A San Diego county sheriff’s detective who picked up a prostitute while on duty and assaulted her two years ago implored a judge to give him probation Wednesday saying that he is no longer arrogant but is instead humbled by his conviction on sex assault charges.
“What I did was wrong. What I did was evil,” Thomas John Sadler said, "I’m not an evil man."
On Feb. 6, 2008, Sadler picked up a prostitute while on duty and in his unmarked department-issued car on El Cajon Boulevard. He drove her to a Mission Valley parking lot in February 2008 where the victim testified that Sadler told her to take her clothes off so he could search her for narcotics. The victim said she told Sadler a female officer needed to be present. The woman then said Sadler began fondling her, so she jumped out of the vehicle to take a picture of his license plate with her cell phone.
Sadler struggled with the victim to get her phone, threw part of the phone in the bushes and knocked the victim down while backing up his car in a rush to leave the scene. Sadler did not return to check to see if the woman was injured.
Jurors convicted Sadler, a 20-year veteran of local law enforcement, of felony assault and battery.
For his role in the crime, the judge refused the requests for probation and sentenced Sadler to two years in prison but did not require that Sadler register as a sex offender for life.
During his sentencing, Sadler, 49, told the court that he was just man who saw a prostitute and wanted sex. “That is disgusting at best,” he said. “But I didn’t force her into that car.”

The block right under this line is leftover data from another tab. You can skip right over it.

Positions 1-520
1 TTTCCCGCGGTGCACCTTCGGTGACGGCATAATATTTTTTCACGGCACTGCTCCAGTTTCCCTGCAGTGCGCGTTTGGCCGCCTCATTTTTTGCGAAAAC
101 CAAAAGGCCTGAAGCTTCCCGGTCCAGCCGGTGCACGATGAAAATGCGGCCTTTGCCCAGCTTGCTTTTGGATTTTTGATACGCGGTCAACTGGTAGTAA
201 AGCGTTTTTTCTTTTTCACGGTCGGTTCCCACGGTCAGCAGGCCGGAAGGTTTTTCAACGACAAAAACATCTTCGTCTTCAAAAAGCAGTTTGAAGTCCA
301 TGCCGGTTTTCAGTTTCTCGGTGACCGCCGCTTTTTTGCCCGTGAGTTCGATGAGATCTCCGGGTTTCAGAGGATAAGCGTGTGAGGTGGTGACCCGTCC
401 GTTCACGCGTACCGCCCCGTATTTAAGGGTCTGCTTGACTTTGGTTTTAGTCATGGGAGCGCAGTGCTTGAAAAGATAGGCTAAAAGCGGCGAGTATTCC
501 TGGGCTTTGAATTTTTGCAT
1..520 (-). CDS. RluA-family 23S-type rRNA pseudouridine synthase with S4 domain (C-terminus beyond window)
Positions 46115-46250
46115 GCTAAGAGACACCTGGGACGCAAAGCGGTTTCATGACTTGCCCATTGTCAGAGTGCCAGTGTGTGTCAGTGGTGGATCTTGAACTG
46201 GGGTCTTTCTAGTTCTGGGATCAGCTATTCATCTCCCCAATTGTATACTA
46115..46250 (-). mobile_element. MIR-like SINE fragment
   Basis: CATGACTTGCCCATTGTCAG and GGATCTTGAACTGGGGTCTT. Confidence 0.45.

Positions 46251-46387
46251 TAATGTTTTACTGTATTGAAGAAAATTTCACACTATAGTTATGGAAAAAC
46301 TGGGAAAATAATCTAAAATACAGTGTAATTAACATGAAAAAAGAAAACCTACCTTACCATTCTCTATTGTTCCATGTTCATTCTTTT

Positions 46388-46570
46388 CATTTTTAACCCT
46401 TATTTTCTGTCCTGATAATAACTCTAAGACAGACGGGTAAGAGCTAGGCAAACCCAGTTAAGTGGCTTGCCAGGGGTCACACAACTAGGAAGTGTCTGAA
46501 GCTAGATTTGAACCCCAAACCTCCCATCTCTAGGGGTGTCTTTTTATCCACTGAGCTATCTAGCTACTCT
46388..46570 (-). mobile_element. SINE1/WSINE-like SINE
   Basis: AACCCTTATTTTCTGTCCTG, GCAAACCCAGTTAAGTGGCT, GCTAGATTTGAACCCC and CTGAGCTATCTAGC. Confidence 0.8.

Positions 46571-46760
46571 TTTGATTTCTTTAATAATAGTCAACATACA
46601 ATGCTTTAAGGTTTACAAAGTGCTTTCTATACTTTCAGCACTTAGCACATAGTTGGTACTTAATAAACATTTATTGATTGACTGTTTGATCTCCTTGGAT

His defense attorney, Mary Ellen Attridge, continued the argument telling the judge, “He’s not the first man who has ruined his career over sexual urges," she said referencing former New York governor Elliot Spitzer and President Bill Clinton. Attridge asked the judge to look at Sadler as a broken man who deserves probation to live in his “self-imposed hell which is his personal shame.”
However, the prosecutor argued that Sadler committed the crime and previous similar assaults with his badge on his belt.
To the judge, It was unclear what Sadler was remorseful for. “He appears to be genuinely disappointed in himself,” said Judge Smith. “But the degree of true remorse of what he did to the victim in this case, as an officer, is not clear to me.”
Sadler took the opportunity of his personal statement to apologize to the county, to his family and to his "other family," the San Diego County sheriff's department.
It was when mentioning his career that Sadler grew emotional. “I was always proud to be part of the sheriff’s department,” he said fighting back tears. “I know because of my actions, I’ve lost them forever.”
After court was dismissed, Sadler stood, turned to his wife sitting in the courtroom and mouthed “I love you.”